Homemade marinara sauce



Homemade marinara sauce
Serves 4
1 tablespoon olive oil, plus extra
1 tablespoon unsalted butter
1 medium yellow onion, finely chopped
Salt
3 cloves garlic, minced
1 teaspoon dried oregano (see Kitchen Notes)
1/2 pound mild Italian sausage (optional)
1 28-ounce can peeled whole Italian tomatoes (see Kitchen Notes)
Freshly ground black pepper
Freshly grated Parmesan cheese (also optional)
12 ounces dry pasta, cooked to package directions (I used spaghetti)
1. Heat a heavy-bottomed Dutch oven over medium-low flame. Swirl olive oil and butter together in pot until butter is melted and fats are combined. Add onion and a pinch of salt, and sweat, stirring frequently. After 5 minutes, add garlic and oregano (the fragrance will be wonderful). Cook for an additional 10 minutes, stirring frequently and lowering heat if necessary. You don’t want the aromatics to brown or burn; you just want the onion to be very soft.
2. If you’re adding sausage, brown it now in a separate skillet with a drizzle of olive oil over medium flame, breaking it up with a wooden spoon. You don’t want it crispy brown, just not pink. Drain on a paper towel-lined plate and reserve.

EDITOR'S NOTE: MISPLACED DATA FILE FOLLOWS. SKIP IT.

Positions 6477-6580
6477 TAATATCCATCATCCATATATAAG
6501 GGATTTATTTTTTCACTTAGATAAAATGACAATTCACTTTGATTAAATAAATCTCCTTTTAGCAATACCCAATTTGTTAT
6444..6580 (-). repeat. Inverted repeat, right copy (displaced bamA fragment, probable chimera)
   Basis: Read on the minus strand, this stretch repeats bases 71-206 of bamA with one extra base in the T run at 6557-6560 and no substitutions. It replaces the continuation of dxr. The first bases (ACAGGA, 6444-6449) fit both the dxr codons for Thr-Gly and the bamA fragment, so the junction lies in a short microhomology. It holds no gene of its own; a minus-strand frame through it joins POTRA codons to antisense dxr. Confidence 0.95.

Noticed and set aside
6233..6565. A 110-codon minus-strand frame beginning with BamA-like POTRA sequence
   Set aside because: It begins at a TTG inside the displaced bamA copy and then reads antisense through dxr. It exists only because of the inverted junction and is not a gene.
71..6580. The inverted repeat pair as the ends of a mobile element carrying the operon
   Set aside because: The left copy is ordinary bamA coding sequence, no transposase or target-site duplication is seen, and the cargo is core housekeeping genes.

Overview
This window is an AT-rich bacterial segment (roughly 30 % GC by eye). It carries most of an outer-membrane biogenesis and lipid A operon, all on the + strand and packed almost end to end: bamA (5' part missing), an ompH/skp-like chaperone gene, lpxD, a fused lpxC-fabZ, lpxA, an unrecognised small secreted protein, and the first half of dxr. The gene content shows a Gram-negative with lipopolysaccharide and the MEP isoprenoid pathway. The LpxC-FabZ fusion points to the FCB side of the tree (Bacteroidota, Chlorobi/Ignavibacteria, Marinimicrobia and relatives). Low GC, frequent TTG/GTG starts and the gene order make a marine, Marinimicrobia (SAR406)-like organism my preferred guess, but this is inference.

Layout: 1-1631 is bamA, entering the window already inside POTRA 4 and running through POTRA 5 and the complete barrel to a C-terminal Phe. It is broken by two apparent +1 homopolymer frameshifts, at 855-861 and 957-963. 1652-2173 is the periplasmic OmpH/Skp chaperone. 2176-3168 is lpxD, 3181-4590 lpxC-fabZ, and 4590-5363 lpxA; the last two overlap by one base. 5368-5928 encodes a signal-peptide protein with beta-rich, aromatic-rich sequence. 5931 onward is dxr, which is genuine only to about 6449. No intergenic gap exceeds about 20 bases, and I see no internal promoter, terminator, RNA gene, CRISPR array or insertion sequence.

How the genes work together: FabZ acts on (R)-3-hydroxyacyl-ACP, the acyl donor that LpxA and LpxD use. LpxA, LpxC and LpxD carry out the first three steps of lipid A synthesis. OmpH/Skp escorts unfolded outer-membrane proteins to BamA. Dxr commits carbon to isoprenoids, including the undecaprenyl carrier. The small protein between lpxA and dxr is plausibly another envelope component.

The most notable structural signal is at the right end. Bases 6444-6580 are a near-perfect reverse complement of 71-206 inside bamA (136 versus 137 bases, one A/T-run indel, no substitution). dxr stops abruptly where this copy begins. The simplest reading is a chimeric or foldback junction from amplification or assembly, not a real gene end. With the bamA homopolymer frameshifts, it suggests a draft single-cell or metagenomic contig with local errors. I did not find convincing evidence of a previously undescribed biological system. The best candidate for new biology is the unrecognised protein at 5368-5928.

3. When onions have softened, add tomatoes and their juices to the Dutch oven. Using a hand masher, break up the whole tomatoes. (You can crush them by hand in a bowl before starting to cook, if you prefer, but the masher is quicker and less messy – also, any juices you end up washing off your hands are juices that don’t end up in the sauce.) If you’ve cooked some sausage, add it to the pot now. Raise the heat and bring the sauce to a boil, then reduce to a simmer and partially cover.
4. Cook the sauce for about 20 minutes, stirring occasionally. About halfway through the process, remove it from the heat and, using an immersion blender, blend the sauce to the desired mix of smooth and chunky. Don’t overdo this – you want some texture and some chunks. If you don’t have an immersion blender, pulse (don’t purée) in a food processor. Resume cooking until the sauce is somewhat thickened.
5. Meanwhile, cook the pasta. Time it so the pasta is a minute or two shy of al dente when the sauce is done. Drain the pasta, reserving about 1/2 cup pasta water. Add the pasta to the sauce and toss to combine, adding pasta water a bit at a time if it seems dry. Cook for another minute or two to finish pasta and let it absorb some sauce.

6. Divide among four shallow pasta bowls and top with some Parmesan, if desired. Serve.